Dubai - Oct. 31: Two men will spend three years in prison for breaking into their company's premises and stealing electric cables worth Dh120,000, a court ruled yesterday. They will be deported after serving their terms. The Dubai Court of First Instance found A.B., a driver, and M.W., a worker, both Pakistanis, guilty of breaking into the office and stealing. The court heard earlier that the driver assisted the worker in loading the stolen cables from the company onto his truck. According to police records, the driver and the worker broke into the company and used an iron cutter to remove the cables.
Woman jailed for drinking in public
Dubai - Oct 31: A woman was fined Dh1,000 for consuming liquor in public. The Dubai Court of First Instance found 44-year-old J.S., from New Zealand, guilty of having liquor in a public place. The woman confessed to the charges. When the judge asked her about her charges, she replied, "I did not know that it is illegal to drink liquor in public in the UAE." The initial verdict is subject to appeal.
French family rescued from desert
Abu Dhabi - Oct. 31: A Frenchman and his family who lost his way on a desert safari was rescued by Abu Dhabi Police near the Oman-Saudi Arabia border. Colonel Ali Mohammad Al Mazroui, Director of Operations - Air Wing of the Abu Dhabi Police Command, said after getting an SOS message from the family a team of officials reached there in a helicopter and rescued them. Their vehicle was stuck in the sand.
One killed policeman and other two were rapists
Sharjah - Oct. 31: A firing squad yesterday executed a man who was sentenced to death for killing a Sharjah police officer.
The man shot dead Lieutenant Mohammad Al Tunaiji in December 2002 in the Al Dhaid area, court officials said yesterday. Officials said the death sentence was carried out at the Sharjah Central Prison against the 62-year-old identified as Khalifa Khalfan Al Qaizi, a UAE national, who was convicted of killing Lt. Al Tunaiji while he was chasing him in Al Dhaid for stealing a car.
Dr Mohammad Khalifa Al Mualla from Al Dawliya Advocates and Legal Consultants, who represented the victim's family and the Interior Ministry, told Gulf News that Al Qaizi had a criminal record and that he committed his first crime when he was 14.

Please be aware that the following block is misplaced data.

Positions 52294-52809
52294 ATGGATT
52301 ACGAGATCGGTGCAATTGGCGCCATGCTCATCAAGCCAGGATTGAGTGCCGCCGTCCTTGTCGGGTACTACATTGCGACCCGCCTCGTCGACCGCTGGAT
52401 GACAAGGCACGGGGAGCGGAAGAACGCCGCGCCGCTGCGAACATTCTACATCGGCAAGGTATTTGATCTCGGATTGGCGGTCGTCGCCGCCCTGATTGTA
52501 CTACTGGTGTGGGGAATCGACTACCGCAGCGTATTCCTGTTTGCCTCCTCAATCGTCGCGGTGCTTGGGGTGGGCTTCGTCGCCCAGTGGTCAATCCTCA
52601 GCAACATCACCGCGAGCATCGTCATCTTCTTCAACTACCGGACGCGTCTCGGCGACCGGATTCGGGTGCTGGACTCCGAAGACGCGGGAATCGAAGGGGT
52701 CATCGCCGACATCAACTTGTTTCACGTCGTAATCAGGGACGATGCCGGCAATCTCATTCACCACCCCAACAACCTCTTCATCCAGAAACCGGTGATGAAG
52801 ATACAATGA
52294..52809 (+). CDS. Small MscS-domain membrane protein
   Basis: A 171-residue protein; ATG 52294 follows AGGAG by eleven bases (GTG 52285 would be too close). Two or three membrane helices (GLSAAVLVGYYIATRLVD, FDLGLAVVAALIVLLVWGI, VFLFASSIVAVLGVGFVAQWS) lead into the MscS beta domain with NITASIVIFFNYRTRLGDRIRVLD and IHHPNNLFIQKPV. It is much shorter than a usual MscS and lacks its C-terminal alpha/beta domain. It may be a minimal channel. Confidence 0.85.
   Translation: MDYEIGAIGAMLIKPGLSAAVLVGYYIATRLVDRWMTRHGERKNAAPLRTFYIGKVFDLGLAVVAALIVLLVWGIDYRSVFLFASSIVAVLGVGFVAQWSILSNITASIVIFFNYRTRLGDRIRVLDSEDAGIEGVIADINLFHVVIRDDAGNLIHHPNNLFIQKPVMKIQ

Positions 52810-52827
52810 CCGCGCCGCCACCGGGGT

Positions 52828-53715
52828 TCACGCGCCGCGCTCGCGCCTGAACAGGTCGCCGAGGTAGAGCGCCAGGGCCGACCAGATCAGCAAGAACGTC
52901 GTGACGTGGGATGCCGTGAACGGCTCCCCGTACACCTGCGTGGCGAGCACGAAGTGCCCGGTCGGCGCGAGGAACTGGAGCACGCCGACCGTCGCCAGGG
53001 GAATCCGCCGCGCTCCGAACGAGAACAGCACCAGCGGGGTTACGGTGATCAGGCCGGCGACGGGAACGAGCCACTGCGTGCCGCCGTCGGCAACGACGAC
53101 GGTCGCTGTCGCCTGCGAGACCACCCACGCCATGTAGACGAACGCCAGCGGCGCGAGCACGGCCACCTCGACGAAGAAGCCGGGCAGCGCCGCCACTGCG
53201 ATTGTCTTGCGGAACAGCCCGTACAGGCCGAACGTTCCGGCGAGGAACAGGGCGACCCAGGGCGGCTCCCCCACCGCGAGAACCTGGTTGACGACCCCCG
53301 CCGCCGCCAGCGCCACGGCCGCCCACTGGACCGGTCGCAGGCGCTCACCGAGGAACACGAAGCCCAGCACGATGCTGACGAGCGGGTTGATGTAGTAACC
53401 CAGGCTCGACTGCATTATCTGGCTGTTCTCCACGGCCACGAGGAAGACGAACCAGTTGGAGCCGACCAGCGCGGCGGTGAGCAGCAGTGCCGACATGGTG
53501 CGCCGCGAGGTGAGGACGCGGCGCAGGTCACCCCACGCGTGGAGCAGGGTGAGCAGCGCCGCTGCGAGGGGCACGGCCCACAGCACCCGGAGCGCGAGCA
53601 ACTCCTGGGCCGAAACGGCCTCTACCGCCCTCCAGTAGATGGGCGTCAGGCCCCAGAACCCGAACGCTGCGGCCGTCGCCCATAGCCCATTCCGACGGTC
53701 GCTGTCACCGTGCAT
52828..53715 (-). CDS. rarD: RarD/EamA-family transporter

In separate cases, two men, both UAE nationals, were also executed yesterday after they were sentenced to death for rape.
FILMING HITS TRAFFIC
Dubai - Oct. 31:Filming for Bollywood movie ‘Welcome’ continued in Dubai yesterday, this time on the service road along Sheikh Zayed Road close to the Shangri-La hotel. Traffic was stopped while the camera was rolling causing congestion on the service road and slow moving traffic on the main road as drivers slowed down to have a look. The film, directed by Anees Bazmee, stars Akshay Kumar and Katrina Kaif.
Woman changes price tags at mall, hubby gets caught
DUBAI - Oct. 30: If men live in dread of their wives going on a spending binge, here’s one more reason why they should think twice before accompanying them to shopping centres!
When an Arab woman, identified as NAA, was allegedly caught cheating at a shop in Deira City Centre recently, she fled the premises along with her children, leaving her husband in a tight spot.
The family was shopping for Ramadan. They have been living in the country for the past 18 years.
Thanks to her smart moves, the Public Prosecution has launched a probe into the attempted theft, implicating her husband in it.
The woman reportedly tried to replace the high price tags on some items she bought for her children with those displaying cheaper rates.
She was apparently not aware of the fact that there were hidden cameras everywhere recording her every move.
When she went to the cashier for payment, a security man stopped her and told her husband what she had been up to.
After his wife ran away along with her children, the man tried to settle the matter. He offered to pay the actual amount for the articles. But his pleading fell on deaf ears as the shopping centre’s security men called the police.
When the police refused to believe him, the husband sought a lawyer’s help. Nasser Hashim Al Kamali, the lawyer, submitted a petition to the prosecution requesting that the woman be medically examined.
He said she had been suffering from psychological disturbance, as per medical certificates. She had earlier placed her husband in similar situations, but she never meant to steal any thing, he said. She was not aware of what she had done, the lawyer pleaded.